relationships might, over time, become susceptible to destructive behavior. This is because,

paradoxically, the relational characteristics, which once set the ground for well-functioning

relationships, become the very reason for a dark side to arise (Anderson and Jap 2005). For

example, close relationships can increase vulnerability to opportunism (Kim and Choi 2015),

run the risk of divulgence of confidential information (Gligor and Esmark 2015), and turn into

a burden (Håkansson and Snehota 1995). In international relationships, Ling-Yee (2004)

reports the negative influence of cooperative norms on foreign market knowledge creation.

However, contrary to the findings in the domestic dark-side literature, Pressey and Tzokas

(2004) find that in exporter-importer relationships, only commitment and contractual trust

(and no other relationship dimensions) display a slight decrease over time, concluding that

long-term relationships are not adversely affected by the side-effects of relationship length.

The third stream of research focuses on the devastating effects produced by negative

incidents in the relationship. For example, breach of contract is found to reduce performance,

decrease satisfaction, and encourage exiting from the relationship (Lusch, Brown, and

O’Brien 2011), as well as decrease business volume between partners and lower fairness

perceptions (Eckerd et al. 2013). Similarly, Hibbard, Kumar, and Stern (2001) report that, as

the intensity of destructive acts from the business partner increases, the likelihood of the

exposed party to respond negatively increases. In alignment with domestic buyer-seller

relationships, literature on foreign business relationships repeatedly reports the negative

influence of opportunism and conflict on relationship quality variables such as trust

(Katsikeas, Skarmeas, and Bello 2009; Leonidou, Talias, and Leonidou 2008), commitment

(Leonidou, Barnes, and Talias 2006; Skarmeas, Katsikeas, and Schlegelmilch 2002),

satisfaction (Griffith, Hu, and Ryans 2000), and cooperation (Leonidou, Barnes, and Talias


The fourth line of research highlights contingency effects of certain variables on the

link between various positive relational dimensions, thereby pointing to a dark side. For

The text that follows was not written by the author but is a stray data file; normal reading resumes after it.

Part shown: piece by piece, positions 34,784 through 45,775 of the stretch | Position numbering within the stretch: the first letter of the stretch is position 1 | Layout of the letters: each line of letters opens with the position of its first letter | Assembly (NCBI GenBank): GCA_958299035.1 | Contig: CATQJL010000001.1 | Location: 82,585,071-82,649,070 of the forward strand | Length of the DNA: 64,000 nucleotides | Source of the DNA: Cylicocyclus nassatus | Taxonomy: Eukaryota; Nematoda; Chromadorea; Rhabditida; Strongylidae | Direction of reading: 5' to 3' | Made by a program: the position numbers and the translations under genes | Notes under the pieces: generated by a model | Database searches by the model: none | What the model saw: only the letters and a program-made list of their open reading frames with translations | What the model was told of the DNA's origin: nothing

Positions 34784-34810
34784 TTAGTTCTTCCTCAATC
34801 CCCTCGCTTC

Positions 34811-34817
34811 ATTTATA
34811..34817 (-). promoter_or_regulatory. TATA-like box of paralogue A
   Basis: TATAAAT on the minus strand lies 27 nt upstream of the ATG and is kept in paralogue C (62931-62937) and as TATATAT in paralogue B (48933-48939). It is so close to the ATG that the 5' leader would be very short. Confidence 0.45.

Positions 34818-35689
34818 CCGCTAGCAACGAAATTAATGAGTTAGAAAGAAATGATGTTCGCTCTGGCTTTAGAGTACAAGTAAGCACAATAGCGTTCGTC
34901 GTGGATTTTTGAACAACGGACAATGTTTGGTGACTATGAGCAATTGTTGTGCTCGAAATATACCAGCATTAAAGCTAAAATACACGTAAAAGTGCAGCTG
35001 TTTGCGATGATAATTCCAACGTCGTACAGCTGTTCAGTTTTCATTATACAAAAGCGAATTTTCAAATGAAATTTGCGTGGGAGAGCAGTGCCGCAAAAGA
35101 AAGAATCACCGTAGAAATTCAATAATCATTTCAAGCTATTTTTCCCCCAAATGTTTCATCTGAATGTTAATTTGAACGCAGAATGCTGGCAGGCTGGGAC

example, strong relational norms are found to decrease the positive effect of transaction-

specific assets on relational performance, which is ascribed to the role of relational norms in

preventing the firm from making wise investment decisions (Brown, Crosno, and Dev 2009).

Selnes and Sallis (2003) also show that trust diminishes the positive effect of organizational

learning on relational performance, because it may create unnoticeable costs like reduced

objectivity. In addition to relational factors, market conditions are also effective in producing

similar dark-side effects. For example, Heirati et al. (2016) reveal that both competitive

intensity and environmental turbulence negatively moderated the collaboration–service

performance relationship, arguing that competitive intensity might limit the commitment of

parties due to concerns about opportunism, while market turbulence forces firms to obtain

quick results, even if it calls for opportunistic actions.

The fifth set of studies concentrates on the termination of buyer-seller relationships

due to dark-side problems. Based on the findings of this stream of research, causes of the

ending of a relationship lie in lack of satisfaction (Ping 1993, 1999), breach of contracts

(Lusch, Brown, and O’Brien 2011), failure to resolve conflicts (Purinton, Rosen, and Curran

2007), availability of attractive alternative partners (Ping 1993), perceived unfair treatment

(Tuusjärvi and Blois 2004), and mutual ignorance and weak interdependence (Hallén and

Johanson 2004). On the other hand, some factors such as commitment, cost of exit, and

economic and social value obtained from the relationship deter business partners from exiting

the relationship (Gassenheimer, Houston, and Davis 1998; Ping 1999; Tsiros, Ross, and

Mittal 2009). Within an international context, Pressey and Selassie (2007) reveal that the most

important reasons causing the relationship to come to an end are related to competitor factors

(e.g., better prices offered by a competitor) and relationship factors (e.g., lack of importer

commitment, unsettled conflict initiated by the importer, and opportunistic behavior by the


The final category centers on precautions to be taken to prevent dark-side episodes, as

well as the alternative therapies that can heal dark-side relationship issues. The major

preventive measures cited in the literature include evaluation and control (Anderson and Jap

2005; Gligor and Esmark 2015), making relationship-specific investments (Anderson and Jap